Textalyzer: a Tool to Stop Texting and Driving

Everybody knows that texting and driving is a lethal combination. In fact, about 1 in 4 car accidents in the US are caused by drivers that are preoccupied by texting. While texting and driving is almost as hazardous as drinking and driving, there’s been no way for police to consistently determine if cell phone use was the cause of the accident- until now.

Israeli company Cellebrite has developed a new tool called the Textalyzer that can check your phone activity to see if your device was being used around the time of an accident. You may be familiar with Cellebrite as the company that aided in unlocking the iPhone from the San Bernardino shooting in 2015 in order to access confidential data stored on the phone. Luckily, Cellebrite claims the Textalyzer will only give law enforcement officials access to time sensitive data about the device’s usage and will not give access to any content such as text conversations, contacts, photos, or app data.

In recent legislation proposed by New York State, drivers that are involved in an accident would have to submit their phones to be analyzed by the Textalyzer in addition to submitting to a breathalyzer test.   The Textalyzer could then determine if the involved driver was using their phone before or during the accident right there at the scene of the crash.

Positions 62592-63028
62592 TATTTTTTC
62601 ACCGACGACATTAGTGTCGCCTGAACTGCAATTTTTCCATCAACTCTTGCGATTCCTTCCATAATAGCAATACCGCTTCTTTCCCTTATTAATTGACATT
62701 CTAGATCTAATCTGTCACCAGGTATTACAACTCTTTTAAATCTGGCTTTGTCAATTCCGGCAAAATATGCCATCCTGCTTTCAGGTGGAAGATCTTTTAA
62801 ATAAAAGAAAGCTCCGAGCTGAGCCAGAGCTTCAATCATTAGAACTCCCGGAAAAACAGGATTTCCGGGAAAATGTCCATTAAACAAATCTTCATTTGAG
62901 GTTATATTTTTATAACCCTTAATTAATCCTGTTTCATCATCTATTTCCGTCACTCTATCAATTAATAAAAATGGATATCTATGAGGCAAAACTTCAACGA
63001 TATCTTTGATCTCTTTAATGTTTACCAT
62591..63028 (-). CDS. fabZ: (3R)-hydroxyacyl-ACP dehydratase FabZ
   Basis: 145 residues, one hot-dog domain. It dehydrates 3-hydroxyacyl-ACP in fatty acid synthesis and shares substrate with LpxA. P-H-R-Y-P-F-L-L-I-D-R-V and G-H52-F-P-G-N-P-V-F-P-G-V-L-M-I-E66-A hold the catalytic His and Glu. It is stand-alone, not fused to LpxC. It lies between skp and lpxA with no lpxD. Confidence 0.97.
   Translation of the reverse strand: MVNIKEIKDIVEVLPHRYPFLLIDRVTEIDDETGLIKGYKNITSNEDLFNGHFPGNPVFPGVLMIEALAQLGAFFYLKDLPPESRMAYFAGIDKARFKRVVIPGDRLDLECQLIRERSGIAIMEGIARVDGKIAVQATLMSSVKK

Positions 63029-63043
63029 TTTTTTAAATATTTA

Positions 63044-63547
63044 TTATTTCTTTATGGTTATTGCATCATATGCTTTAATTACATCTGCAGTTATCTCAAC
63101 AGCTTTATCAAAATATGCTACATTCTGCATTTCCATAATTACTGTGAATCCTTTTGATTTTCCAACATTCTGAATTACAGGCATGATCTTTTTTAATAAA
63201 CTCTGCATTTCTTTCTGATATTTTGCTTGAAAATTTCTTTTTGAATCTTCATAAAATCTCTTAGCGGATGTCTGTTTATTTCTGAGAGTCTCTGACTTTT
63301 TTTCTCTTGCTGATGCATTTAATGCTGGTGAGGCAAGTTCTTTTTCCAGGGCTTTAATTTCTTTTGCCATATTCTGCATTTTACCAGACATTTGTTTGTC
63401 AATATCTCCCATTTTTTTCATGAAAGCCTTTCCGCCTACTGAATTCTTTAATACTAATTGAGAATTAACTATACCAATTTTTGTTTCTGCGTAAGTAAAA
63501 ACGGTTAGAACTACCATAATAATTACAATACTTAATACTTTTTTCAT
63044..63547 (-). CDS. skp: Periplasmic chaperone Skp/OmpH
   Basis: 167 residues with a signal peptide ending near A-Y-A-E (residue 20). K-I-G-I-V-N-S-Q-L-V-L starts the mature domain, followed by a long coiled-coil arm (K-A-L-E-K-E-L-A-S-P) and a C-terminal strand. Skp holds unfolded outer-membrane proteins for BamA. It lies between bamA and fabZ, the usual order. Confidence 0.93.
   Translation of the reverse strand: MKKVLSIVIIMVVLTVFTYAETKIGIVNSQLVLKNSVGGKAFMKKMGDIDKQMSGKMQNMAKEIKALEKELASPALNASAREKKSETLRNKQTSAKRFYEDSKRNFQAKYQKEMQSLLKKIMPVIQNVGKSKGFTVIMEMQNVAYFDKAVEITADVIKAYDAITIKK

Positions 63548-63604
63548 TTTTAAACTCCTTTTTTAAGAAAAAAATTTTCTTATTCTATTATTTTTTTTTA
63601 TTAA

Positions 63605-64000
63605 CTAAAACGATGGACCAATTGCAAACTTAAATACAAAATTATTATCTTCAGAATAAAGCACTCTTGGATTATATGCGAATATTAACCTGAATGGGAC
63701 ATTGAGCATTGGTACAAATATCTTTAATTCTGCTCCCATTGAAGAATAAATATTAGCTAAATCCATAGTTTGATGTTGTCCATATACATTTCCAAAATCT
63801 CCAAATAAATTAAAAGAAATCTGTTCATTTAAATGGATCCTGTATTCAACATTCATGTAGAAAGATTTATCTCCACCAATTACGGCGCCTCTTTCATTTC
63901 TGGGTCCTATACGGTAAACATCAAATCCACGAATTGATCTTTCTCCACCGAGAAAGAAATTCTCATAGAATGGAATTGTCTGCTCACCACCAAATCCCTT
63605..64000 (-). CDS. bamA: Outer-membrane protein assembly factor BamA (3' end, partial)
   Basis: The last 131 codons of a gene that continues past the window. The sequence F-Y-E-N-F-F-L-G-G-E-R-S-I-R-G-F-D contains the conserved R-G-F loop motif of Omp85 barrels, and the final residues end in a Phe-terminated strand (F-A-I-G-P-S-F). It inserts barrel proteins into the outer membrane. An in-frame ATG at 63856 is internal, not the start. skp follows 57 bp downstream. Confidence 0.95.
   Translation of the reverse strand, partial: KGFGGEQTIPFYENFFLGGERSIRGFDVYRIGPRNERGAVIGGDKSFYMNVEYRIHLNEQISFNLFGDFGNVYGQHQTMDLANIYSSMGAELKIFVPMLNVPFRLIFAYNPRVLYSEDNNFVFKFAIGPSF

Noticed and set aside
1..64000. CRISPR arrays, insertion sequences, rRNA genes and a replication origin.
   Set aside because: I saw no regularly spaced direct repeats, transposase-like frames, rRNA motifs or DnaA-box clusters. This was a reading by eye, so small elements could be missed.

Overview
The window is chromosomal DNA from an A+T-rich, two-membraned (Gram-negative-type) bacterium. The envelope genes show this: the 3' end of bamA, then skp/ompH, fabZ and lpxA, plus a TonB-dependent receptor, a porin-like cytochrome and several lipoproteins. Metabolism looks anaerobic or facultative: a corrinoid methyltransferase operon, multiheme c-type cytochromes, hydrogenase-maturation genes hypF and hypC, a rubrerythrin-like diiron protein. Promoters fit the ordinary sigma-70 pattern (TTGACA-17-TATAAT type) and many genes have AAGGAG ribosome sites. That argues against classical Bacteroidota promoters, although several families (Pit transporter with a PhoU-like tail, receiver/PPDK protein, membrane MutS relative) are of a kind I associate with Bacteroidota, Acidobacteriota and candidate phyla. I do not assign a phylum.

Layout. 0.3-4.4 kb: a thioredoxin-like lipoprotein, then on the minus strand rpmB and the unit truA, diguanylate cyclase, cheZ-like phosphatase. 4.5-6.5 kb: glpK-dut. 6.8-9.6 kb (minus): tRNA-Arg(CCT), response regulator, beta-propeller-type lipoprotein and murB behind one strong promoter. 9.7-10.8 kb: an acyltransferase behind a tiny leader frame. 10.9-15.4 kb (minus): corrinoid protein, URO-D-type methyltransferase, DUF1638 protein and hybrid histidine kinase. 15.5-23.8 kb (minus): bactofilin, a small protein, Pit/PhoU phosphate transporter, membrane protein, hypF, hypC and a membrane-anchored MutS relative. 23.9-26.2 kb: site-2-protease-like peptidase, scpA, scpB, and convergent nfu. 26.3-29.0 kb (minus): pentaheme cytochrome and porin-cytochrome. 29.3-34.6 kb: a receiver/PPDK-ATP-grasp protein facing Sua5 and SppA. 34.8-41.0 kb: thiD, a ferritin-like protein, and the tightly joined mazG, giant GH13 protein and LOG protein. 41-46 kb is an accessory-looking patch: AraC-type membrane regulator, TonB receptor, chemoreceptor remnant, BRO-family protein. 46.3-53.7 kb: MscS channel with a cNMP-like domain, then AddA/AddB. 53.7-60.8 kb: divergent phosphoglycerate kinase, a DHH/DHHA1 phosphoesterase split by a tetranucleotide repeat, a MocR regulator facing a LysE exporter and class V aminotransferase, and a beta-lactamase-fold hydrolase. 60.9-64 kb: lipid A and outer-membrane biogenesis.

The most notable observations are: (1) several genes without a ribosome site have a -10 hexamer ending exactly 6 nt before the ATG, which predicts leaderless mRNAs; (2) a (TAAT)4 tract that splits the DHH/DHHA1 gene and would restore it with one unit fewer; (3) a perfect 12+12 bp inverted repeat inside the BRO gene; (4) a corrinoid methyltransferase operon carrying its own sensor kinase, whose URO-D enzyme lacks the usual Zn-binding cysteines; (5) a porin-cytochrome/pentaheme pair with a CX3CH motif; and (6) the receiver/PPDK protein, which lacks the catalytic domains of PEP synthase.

While some are concerned about possible abuse of this technology and violations of the 4th amendment right of proper search and seizure, the new proposed legislation from New York would limit the Textalyzer to only be used after an accident or collision. Additionally, the Textalyzer would only be capturing evidence that a witness at the scene could hypothetically see from outside the car.

One thing to note is that there is currently no standardized test for drivers that are accused of texting such as a breathalyzer for drunk drivers. Drivers involved in accidents are typically pressured into willingly unlocking their phones for law enforcement, essentially giving them more access than the Textalyzer would allow, so putting this type of technology into law enforcement’s hands may actually help protect an individual from any type of abuse or privacy violation.

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